More Nigerians battle rising cost of health care

By Tumininu Ojelabi Hassan

Nigerians have decried the high cost of healthcare in the county as prices of medications as well as the cost of treatments in government-owned and private-owned hospitals have skyrocketed amid economic hardship occasioned by the removal of fuel subsidy.

Based on findings by our correspondent, most foreign drugs are extremely scarce while the few available ones are ridiculously expensive due to the economic situation, inflation and foreign exchange challenges. An example is the GSK pharmaceutical company which recently announced the company’s shut down of operations in Nigeria due to shortage of foreign exchange.

Following the announcement, the products of GSK like Augmentin, Beecham Ampiclox, Duodart, Cervarix (HPV vaccine for cervical cancer) and Ventolin, are currently out of stock and the slightly available ones are sold at exorbitant prices.

For instance, the price of Augmentin used to be N5000, three weeks ago it was N17,000, presently it is N23,000 (price varies based on location), while Beecham Ampiclox capsule, which was previously N2000 costs about N7000 now. Two months ago, Ventolin inhaler cost an average of N4500 per canister, presently it is sold for N12,000.

Aside the high prices of medications, Nigerian patients have raised concerns over the cost of medical services in the country. Due to the economic crisis, Nigerian hospitals have been forced to review their medical services depending on the location. In some hospitals, patients on ventilator pay as much as N200,000 per day while patients pay about N100,000 for ICU care and N6000 for diet. Oxygen (1-5 kg) costs N120,000 per day, (6- 10 kg) is about N150,000 per day and (11- 15 kg) is about N170,000 per day.

Modupe Ifekoya, a 57-year old hypertensive patient shared her experience since the price of her medication increased from N800 per sachet to N1300 per sachet.

“Since the price of Lotrial 10mg increased from N800 per sachet to N1300 per sachet, buying it has been a struggle but I have no choice because I have to use this drug everyday. The current economic situation is becoming unbearable. We are struggling to make ends meet and we also have to struggle to buy medication to stay alive,” she lamented.

Due to the high cost of medical services, some patients, who shared their experiences with our correspondent, said they had to resort to treating themselves with traditional medicine because they couldn’t afford the orthodox medicine.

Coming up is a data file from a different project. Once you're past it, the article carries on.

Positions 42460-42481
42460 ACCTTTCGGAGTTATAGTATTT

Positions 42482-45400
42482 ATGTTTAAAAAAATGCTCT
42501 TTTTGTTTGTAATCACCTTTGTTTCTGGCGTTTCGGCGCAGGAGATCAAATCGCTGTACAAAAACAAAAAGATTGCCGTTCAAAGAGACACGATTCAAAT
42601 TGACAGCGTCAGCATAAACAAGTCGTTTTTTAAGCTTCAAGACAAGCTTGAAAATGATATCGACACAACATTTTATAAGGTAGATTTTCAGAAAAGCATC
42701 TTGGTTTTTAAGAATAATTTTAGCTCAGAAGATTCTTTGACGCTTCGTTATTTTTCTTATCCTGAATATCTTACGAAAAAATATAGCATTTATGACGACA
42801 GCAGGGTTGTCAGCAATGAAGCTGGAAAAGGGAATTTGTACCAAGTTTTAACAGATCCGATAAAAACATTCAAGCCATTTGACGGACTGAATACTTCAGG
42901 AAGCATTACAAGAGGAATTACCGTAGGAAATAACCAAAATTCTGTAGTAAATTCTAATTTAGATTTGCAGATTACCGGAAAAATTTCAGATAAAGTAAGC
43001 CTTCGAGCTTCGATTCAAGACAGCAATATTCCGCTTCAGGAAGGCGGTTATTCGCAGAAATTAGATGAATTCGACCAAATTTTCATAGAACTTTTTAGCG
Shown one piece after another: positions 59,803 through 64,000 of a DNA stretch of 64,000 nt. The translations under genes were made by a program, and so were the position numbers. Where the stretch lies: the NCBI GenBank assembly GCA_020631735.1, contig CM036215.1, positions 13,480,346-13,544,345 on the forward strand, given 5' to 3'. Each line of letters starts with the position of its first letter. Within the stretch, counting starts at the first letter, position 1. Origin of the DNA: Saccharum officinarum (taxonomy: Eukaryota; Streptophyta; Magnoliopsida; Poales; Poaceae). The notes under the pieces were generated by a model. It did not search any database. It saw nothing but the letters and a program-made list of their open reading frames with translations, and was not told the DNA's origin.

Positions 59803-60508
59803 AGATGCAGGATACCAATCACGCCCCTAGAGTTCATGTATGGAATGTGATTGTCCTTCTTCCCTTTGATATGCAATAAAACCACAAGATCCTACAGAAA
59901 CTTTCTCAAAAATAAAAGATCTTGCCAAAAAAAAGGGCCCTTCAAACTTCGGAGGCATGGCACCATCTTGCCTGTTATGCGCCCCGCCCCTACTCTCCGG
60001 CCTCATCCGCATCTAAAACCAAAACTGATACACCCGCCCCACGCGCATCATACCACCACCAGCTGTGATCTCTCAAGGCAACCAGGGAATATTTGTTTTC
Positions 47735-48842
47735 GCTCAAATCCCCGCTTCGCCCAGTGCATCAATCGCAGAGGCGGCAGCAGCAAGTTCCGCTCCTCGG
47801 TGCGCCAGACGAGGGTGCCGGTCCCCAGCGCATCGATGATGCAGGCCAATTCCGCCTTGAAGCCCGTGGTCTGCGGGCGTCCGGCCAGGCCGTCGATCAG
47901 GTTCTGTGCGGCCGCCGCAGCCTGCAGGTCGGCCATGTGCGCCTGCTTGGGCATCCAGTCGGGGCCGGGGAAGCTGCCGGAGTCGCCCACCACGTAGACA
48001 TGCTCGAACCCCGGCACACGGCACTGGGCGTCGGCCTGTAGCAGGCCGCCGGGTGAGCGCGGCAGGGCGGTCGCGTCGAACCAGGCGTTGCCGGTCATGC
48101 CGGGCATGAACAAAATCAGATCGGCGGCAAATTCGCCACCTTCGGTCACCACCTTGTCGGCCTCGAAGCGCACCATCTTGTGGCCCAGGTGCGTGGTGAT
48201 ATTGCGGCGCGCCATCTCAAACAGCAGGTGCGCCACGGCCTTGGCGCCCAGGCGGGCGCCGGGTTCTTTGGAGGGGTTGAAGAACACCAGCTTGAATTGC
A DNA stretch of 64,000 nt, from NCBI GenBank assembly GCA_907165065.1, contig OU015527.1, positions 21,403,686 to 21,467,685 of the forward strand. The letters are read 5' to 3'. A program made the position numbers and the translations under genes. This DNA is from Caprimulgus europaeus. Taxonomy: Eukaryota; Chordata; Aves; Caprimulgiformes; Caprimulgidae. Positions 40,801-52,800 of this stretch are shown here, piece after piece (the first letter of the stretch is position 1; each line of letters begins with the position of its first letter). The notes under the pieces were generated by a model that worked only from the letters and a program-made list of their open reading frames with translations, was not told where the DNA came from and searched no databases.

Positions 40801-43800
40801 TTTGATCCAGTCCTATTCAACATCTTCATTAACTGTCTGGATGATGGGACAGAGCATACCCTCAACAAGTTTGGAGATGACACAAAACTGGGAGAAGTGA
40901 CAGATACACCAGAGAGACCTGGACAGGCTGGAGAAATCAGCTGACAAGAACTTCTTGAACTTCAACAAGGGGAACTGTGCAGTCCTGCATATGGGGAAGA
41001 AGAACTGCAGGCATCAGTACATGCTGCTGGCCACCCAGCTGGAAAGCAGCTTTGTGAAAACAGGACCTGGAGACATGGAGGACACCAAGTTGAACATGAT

In an interview with our correspondent, Dr. Owolabi Lawal, Registrar & Gynecologist in training, Olabisi Onabanjo University Teaching Hospital, Sagamu (OOUTH), said the shift towards traditional medicine as opposed to orthodox medicine can be ascribed to the high cost of medical services in the private health sector and for the public health sector, the stress patients pass through when they visit government-owned hospitals is the reason they avoid government-owned hospitals.

Aside the aforementioned reasons, poverty, education level and ignorance are other reasons contributing to the preference of traditional medicine over the orthodox medicine.

“Why people avoid the private health sector is basically because of the high cost of the services there. With respect to government hospitals, it has to do more with the stress people go through before achieving their aim.

“By and large, the private hospitals cannot totally be blamed because they have to pay their employees, pay for drugs, they have to keep the hospital running and also maintain their standard, as a result of these they have to step up their prices in order to stay afloat. .

“With the current economic situation in Nigeria, the government hospitals can’t keep up. They have to generate income, due to this they had to step up their prices, although it isn’t as bad as the prices in the private sector. A treatment of N3000 is now N7000, but in the private sector it is about N20,000- N25,000. The main reason is the economic situation.

Aside this, ignorance and lack of education is very high on the list of why people avoid the hospital. However, in this part of the country, the level of education is high and the ignorance level is low compared to the northern part of the country, where their level of education is low and their ignorance is skyrocketing.